Why run away when you can draw? A dedicated student attempts to render the dramatic diorama of a massive, rampaging theropod dinosaur and a host of fleeing small theropod and ornithopods, viewable at the Fitzmaurice and Corfield Building in downtown Winton.

Lots of real fossils – plants, invertebrates, vertebrates, and (best of all) trace fossils in the display cabinets at the Fitzmaurice and Corfield Building in Winton also made us stop, look, and listen.

Day 2: Tuesday, July 5, 2011 – After staying for the first of two nights in Winton, we got off to an early start in the morning to the Australian Age of Dinosaurs (AAOD) Centre. Here we were treated to a tour of the facilities by Trish (“Tricky”) Sloan, who, with her extensive paleontological knowledge delivered with good-natured aplomb, informed and entertained us about the dinosaurs that had been found near there recently, such as huge titanosaurs, namely Wintonotitan (“Clancy”) and Diamantinasaurus (“Matilda), as well as the baddest of the bad of Australian theropods, Australovenator ("Banjo"). Trish also let us in on a few recent fossil discoveries that will gain the AAOD even more attention from the paleontological community and general public in the next few years (nope, I ain’t telling).

Look at the bones! The Australian Age of Dinosaurs Centre (AAOD) has enough dinosaurs to study for a long, long time. And what do they do anyway? They keep finding more. Do you blame them?

Trish “Tricky” Sloan of the AAOD shows everyone the right way to prepare a dinosaur bone, using the latest tools of the trade, while also making allusions to dental hygiene that elicited a few winces of painful remembrance.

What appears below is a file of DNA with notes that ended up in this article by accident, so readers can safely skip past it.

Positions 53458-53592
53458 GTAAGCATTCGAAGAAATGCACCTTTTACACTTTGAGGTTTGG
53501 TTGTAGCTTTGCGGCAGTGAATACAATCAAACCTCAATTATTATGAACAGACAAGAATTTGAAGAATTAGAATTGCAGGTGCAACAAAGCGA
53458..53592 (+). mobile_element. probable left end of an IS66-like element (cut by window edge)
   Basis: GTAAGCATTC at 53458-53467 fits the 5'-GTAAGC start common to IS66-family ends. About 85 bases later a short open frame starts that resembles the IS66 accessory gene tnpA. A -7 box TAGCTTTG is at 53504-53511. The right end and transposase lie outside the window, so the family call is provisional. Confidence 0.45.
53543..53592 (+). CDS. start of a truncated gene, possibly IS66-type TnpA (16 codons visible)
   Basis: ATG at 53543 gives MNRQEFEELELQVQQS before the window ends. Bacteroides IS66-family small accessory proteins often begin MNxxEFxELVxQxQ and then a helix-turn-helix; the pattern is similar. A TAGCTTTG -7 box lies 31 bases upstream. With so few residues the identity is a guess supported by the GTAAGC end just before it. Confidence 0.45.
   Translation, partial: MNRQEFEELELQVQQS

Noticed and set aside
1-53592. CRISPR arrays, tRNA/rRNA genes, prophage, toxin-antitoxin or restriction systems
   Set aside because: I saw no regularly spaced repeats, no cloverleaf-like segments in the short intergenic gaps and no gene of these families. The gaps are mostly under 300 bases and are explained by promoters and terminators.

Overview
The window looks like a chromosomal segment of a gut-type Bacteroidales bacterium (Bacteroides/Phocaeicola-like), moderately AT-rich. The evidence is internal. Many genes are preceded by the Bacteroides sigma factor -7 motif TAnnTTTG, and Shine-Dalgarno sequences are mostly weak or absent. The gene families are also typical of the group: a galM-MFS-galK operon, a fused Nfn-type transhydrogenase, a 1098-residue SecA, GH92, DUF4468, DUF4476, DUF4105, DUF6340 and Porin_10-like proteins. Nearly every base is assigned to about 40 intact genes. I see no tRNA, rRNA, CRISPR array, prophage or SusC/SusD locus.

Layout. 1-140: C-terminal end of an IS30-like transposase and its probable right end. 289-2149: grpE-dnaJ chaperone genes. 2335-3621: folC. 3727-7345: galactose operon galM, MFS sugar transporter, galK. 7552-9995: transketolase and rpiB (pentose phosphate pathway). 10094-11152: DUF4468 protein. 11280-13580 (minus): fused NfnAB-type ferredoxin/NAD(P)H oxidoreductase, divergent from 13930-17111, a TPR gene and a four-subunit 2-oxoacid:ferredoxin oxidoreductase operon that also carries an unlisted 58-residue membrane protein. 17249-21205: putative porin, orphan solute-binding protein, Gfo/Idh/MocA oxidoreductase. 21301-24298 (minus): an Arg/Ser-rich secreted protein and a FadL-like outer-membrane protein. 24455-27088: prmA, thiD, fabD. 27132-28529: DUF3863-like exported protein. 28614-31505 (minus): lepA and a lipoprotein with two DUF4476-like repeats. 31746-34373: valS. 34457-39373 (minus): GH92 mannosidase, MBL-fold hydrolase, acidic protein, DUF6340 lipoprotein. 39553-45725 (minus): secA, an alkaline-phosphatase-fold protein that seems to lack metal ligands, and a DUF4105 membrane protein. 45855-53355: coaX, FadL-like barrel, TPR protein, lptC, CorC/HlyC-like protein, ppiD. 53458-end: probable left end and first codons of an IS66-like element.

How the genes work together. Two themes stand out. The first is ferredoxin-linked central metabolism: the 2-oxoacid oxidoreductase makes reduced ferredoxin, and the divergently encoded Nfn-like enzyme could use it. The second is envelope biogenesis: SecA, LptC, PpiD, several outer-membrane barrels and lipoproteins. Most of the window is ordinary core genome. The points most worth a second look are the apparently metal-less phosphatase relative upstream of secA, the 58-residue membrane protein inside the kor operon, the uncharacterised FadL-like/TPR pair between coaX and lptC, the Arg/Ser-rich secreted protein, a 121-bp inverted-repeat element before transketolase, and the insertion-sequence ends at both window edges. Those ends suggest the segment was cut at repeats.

The students were also wowed by a look at the preparation lab, the sizes of some of the bones being prepared, and getting to hold a real dinosaur bone or two. A surprise appearance by David Elliott – who co-founded the AAOD with his wife Judy Elliott –topped off a great morning for everyone. Actually, it was just a surprise for the students, because I asked David to stop by to meet them, and he graciously agreed. (I owe that bloke a slab or two.)

Of course, you can’t go to Winton without visiting the Waltzing Matilda Centre, so we did just that immediately after the AAOD tour so that everyone could learn about the story behind the unofficial national anthem of Australia. What was unexpected about this visit, though, was that one of my students alerted me to a few small dinosaur tracks and other Cretaceous fossils on display in a room containing old medical equipment. Despite two previous visits to their facility, I never knew about this little collection, literally tucked away in a corner. The Waltzing Matilda Centre also has a small replica of the Lark Quarry dinosaur tracksite rendered in cement outside and in the back, which meant that even a “cultural stop” in our study-abroad curriculum kept referring back to paleontology.